I was once an extroverted girl who loved loud Motown concerts and learned every dance on American Bandstand. I liked singing, acting, and jiving with friends, my husband, and our sons. I loved concerts, opera, and plays but, in recent years, complex sound hurts my struggling ears.
With well-learned lip reading skills, high-tech hearing aid equipment, low background noise, and patient people, I communicate well in most situations. Well enough that I have to remind friends to move their hand away from their mouth or face me when they speak so I can read their lips.
In the world of honking horns, crowded restaurants, blaring loud speakers, and cash register dings, I’m trapped in a cacophony of exhausting sound, struggling to read a speaker’s lips. No matter how satisfying the social interactions, I’m grateful to return to my quiet world.
I once felt close to Athena, but she’s a goddess of civilization and the political and social world where I struggle now. I imagined a move to town after my husband’s death, but I’m happiest on my land with easy access to the forest. It’s not what I expected at this time of life.
In Greek and Roman mythology, the world of nature is ruled by Artemis (Diana in Roman mythology). Looking back, I know she’s always been beside me, but I hardly noticed how I counted on her and needed her to be an independent women who knows how to protect herself.
What does Artemis teach me about aging and being alone? How is silence an opportunity rather than a curse?
For Artemis, Nature is the holy sanctuary. In her wild temple, I’m at ease and most myself. Under big trees and on the trails, I touch a hushed world of bird songs in the canopy and gurgling streams. I carry a small notebook to capture intuitions that emerge on the trail.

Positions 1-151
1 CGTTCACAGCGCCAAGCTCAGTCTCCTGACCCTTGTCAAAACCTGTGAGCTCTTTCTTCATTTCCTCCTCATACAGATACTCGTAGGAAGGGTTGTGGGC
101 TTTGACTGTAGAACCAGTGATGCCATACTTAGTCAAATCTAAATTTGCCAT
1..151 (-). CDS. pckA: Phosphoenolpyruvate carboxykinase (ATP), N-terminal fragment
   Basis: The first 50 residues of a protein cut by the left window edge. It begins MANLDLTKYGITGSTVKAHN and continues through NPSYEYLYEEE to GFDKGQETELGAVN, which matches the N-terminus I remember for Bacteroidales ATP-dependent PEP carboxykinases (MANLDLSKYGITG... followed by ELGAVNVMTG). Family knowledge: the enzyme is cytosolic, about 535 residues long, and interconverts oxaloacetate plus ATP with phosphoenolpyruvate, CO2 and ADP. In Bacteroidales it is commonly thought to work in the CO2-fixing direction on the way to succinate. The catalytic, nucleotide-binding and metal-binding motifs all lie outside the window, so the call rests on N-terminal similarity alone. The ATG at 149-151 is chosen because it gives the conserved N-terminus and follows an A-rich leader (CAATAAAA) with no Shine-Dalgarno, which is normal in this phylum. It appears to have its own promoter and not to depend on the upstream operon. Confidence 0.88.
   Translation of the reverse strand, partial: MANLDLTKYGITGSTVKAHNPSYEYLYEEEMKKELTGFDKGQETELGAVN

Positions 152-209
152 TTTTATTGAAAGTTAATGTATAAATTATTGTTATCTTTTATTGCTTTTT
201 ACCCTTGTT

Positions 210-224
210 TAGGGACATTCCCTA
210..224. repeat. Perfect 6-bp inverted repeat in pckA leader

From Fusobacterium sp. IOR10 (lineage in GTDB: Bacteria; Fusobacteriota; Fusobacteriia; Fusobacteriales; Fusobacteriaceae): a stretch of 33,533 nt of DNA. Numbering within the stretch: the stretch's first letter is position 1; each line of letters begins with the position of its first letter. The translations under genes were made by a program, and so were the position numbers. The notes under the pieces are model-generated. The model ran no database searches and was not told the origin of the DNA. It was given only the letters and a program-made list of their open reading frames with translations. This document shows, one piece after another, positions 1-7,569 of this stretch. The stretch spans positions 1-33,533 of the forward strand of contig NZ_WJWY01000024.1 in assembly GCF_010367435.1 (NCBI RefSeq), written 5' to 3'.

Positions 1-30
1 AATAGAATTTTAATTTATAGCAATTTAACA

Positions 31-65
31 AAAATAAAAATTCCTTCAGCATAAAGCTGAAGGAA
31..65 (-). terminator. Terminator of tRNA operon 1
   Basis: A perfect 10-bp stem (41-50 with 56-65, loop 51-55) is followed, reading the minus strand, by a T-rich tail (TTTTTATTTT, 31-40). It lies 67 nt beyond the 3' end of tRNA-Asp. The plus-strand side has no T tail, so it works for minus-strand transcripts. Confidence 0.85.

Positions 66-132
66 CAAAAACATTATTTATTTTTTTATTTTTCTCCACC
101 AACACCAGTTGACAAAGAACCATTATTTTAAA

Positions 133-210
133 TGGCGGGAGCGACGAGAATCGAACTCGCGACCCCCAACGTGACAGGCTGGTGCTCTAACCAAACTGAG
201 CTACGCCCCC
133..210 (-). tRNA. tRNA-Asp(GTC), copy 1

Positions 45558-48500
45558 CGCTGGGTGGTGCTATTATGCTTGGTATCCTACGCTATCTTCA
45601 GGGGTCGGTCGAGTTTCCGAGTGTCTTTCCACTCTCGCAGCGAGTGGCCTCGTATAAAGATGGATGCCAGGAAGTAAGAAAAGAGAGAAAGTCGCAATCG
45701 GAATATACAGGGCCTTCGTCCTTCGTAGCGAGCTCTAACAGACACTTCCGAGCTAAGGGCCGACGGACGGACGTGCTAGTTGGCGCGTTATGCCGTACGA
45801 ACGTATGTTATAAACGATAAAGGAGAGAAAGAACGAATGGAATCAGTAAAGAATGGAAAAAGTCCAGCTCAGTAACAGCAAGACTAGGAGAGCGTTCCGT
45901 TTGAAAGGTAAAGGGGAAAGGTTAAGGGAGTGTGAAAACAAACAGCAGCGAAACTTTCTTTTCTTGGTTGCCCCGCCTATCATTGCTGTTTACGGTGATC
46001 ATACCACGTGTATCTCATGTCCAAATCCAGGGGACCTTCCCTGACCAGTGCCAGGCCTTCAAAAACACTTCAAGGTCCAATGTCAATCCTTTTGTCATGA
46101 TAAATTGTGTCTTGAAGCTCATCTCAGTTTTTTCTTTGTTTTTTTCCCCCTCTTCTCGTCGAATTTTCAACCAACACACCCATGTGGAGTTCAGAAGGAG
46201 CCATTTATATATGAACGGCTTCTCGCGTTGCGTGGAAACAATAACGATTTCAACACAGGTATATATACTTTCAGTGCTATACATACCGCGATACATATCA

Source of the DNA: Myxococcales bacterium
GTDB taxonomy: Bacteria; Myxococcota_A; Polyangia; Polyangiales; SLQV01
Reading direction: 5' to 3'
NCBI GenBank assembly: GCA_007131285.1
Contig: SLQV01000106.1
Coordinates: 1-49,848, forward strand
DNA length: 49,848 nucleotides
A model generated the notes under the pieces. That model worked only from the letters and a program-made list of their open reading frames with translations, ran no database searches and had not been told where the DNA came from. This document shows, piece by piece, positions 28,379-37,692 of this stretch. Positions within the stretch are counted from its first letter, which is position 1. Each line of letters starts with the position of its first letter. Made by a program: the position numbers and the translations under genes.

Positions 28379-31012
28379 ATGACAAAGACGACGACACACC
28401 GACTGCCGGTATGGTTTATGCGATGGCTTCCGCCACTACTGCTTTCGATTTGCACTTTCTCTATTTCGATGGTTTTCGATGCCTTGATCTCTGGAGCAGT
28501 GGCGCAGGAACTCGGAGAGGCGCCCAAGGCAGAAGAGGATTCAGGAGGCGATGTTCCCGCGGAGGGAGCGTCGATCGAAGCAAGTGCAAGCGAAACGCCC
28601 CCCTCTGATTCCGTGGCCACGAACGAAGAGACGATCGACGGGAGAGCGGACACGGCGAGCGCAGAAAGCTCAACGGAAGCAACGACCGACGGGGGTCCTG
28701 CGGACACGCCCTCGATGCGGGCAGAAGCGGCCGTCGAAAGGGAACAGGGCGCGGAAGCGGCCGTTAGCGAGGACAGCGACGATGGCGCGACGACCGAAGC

Artemis has a complicated and sometimes fierce history, far beyond the scope of one short blog. I’ll share only one relevant story. Artemis was a daddy’s girl. She asked her father Zeus to grant six wishes: to remain a Virgin Goddess, independent of any man, to be the Light Bringer or new moon, and to own a silver bow and arrow and wear a knee-length tunic for the hunt. She asked for women, girls, and hounds as companions rather than a husband and children. She wanted the Wilderness as her holy place, not a temple made by men. Finally, she asked to be a midwife and protector of women, children, and animals. Zeus agreed to each request.
(image above): Diana of Versailles or Artemis of the Chase, wikimedia, Leochares, ~325 BC
I don’t hunt with a bow, but shoot with my camera. After a long marriage, I adapted to life without a male partner. I know the joy of women friends and dogs. In my Artemisian wilderness, the sky is dark and moon and stars glow bright. In my forest refuge, I never feel vulnerable or alone.
Artemis, I ask you, “How does an extrovert become an introvert? How does a woman learn to thrive on her own? How does a lover of music live in silence? How does a mature woman find a new target for her silver arrows?
Protect me from my limitations, Artemis. Help me enjoy life’s banter, even when I miss the jokes. Help my eyes support my ears. Let me watch the new moon set, the sun rise, the leaves quiver in the wind. Let this muted world be enough.
“Don’t try so hard,” the Goddess says. “Let the focus shift. Flying words are soon forgotten. In writing and in quiet conversation when lips can be read and ideas slow down, your words stay strong and true.
“I’ll protect your quiet world, the forest, and the wilderness where you’re at home. I’ll guard the gift of silence where you do creative work. When you leave your sanctuary for the noisy world, I’ll wait for your return.
I’ll walk with you and write with you. I’ll help your silver words fly straight.”
I’m working on a long piece about Artemis, so this is just a taste. Do you remember fairy tales or mythological stories that still guide you in adult life? What’s your relationship to silence and solitude? For other articles I’ve written about Greek goddesses, see Home with Hestia: Goddess of the Hearth or Descending into Darkness with Persephone. For a rich and reliable website of Greek mythology and beautiful images, I suggest you visit this site hosted by Aquileana.